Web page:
By LEMACH LAVARI
SMALL to medium-sized businesses (SMEs) should consider alternative sources of funding to bank loans to support their businesses, says National Development Bank’s (NDB) investment chief executive Des Yaninen.
Yaninen said there was great demand for capital from SMEs and startups, with the NDB lending about K700 million over the last eight years to 30,000 SMEs largely in the agriculture industry.
Despite that he said 80 per cent of SMEs failed within five years of establishment and new startups or small businesses found it very hard to access capital from banks because they did not have the equity that banks required as security.
However, Yaninen pointed out that there were other sources of capital available but were yet to be used widely in PNG. These included crowd funding, peer to peer funding and supply-chain financing.
He said the alternatives basically were when groups of people could pull together to support SMEs that were working on innovative projects that met common goals.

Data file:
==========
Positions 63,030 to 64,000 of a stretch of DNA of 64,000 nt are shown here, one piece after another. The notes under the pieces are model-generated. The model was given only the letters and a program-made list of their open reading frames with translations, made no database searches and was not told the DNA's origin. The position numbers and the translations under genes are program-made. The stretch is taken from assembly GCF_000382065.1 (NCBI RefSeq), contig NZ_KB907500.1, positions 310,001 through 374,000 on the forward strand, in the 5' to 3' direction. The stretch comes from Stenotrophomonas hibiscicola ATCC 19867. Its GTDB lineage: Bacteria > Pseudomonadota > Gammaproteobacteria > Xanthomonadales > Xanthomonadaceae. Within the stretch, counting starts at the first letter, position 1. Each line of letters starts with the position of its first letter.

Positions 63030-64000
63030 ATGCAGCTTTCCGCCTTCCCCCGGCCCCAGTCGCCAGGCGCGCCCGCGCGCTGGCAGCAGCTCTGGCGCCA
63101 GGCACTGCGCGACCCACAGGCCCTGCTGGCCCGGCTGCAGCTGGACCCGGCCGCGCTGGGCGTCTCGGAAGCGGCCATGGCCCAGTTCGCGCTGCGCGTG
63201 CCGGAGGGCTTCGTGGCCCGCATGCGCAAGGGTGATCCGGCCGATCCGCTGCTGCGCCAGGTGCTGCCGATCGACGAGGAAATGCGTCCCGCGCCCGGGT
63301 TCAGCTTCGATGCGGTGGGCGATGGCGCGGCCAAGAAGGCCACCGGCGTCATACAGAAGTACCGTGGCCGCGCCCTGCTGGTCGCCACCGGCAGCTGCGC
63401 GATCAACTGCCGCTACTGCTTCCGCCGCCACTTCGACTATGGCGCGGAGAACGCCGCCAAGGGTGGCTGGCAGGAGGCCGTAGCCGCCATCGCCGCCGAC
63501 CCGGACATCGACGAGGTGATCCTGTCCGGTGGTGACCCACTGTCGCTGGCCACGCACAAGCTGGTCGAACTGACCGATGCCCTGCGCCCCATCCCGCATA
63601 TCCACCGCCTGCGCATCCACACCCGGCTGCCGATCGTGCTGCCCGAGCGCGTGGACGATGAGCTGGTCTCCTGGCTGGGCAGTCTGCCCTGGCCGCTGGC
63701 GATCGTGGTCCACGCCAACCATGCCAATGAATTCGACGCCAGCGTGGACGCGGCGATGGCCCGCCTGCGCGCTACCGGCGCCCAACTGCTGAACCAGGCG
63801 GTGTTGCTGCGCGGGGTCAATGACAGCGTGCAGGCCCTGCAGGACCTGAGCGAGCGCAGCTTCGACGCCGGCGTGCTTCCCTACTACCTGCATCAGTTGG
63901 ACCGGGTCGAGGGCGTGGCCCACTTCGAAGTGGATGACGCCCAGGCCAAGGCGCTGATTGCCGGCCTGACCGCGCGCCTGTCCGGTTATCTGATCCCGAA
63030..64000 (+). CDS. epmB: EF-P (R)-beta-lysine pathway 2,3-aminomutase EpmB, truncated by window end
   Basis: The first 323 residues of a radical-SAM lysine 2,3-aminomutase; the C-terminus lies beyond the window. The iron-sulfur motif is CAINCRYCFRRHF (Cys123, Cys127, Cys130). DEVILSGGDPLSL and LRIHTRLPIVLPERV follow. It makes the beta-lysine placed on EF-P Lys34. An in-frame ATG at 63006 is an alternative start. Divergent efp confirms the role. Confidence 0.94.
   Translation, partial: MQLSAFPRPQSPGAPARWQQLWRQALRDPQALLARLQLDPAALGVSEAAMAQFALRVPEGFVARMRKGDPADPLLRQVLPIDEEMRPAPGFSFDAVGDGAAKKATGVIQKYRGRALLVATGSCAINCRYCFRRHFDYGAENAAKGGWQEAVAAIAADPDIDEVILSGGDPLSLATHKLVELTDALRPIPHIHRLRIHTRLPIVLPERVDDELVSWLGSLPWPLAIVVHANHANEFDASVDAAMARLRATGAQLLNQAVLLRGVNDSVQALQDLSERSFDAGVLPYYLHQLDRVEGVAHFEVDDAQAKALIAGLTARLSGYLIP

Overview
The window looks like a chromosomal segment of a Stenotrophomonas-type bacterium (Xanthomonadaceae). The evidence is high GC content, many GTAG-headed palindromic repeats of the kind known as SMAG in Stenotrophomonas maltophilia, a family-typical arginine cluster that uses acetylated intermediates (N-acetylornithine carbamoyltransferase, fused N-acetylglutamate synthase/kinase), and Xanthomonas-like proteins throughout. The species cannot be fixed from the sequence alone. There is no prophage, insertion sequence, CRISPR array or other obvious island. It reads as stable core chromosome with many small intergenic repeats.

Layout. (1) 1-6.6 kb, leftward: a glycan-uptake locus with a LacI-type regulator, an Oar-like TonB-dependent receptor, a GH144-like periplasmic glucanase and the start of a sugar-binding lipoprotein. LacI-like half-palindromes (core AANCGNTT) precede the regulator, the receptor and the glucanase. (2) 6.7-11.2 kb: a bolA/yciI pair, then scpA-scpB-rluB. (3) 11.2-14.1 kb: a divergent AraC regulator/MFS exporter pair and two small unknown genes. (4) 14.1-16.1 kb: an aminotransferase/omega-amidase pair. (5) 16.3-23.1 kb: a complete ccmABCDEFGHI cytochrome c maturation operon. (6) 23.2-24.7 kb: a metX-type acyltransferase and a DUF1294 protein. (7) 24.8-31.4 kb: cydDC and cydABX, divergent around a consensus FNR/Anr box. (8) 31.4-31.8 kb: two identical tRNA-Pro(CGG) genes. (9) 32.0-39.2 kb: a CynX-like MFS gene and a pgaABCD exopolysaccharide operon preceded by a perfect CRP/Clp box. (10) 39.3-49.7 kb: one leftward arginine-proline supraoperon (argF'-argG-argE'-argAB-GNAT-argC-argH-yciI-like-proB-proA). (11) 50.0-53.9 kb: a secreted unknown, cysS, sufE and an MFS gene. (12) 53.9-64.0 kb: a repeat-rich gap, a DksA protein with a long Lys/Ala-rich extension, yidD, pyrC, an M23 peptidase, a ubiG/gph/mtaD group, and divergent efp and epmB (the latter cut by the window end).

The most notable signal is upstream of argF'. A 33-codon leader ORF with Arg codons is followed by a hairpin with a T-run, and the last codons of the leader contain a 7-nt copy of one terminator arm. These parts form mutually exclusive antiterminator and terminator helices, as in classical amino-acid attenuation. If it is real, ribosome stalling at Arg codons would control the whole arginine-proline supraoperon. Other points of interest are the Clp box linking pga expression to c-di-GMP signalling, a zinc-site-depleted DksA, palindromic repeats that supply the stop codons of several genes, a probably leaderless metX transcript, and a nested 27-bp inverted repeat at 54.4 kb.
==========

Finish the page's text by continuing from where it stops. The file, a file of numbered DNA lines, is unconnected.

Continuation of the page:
Moreover, Yaninen said from the two most common forms of lending, which were debt financing and equity financing, SMEs in PNG were largely seeking for equity financing.
He said debt was very stringent; there were a number of requirements that needed to be met in order for a loan to be approved.
Equity is where investors are invited to invest into a business.
“This is something that relates to SMEs in PNG because not everyone is after debt financing, they have the potential to grow and they have their new products and ideas (but) they do not have a workable business model yet,” Yaninen said.
“When they take their ideas to banks, almost all banks will turn them away because all they have is an idea that has not been proven.
“Banks will not invest in them because they are obliged to protect their deposits
“It is important to have alternative funding and not just from commercial banks. We have to think outside the box.
“If you have a product that has the potential to grow in PNG and the Pacific, you can attract seed capital or venture capital from eager investors inside and outside PNG who sense that you are working on a solution that can change not only PNG but the world.
“I’d like us to not just focus on loans but also other innovative alternatives and if we have a good mix of that we would be able to provide for SMEs in every stage of their life cycle.”
Yaninen said NDB was about less than 1 per cent of the entire domestic credit market in PNG. He said there was about K12 billion being borrowed in PNG and NDB only supplied K200 million.
He was speaking at a panel discussion on SMEs at the Speaker’s Investment Summit in Port Moresby yesterday.
By LEMACH LAVARI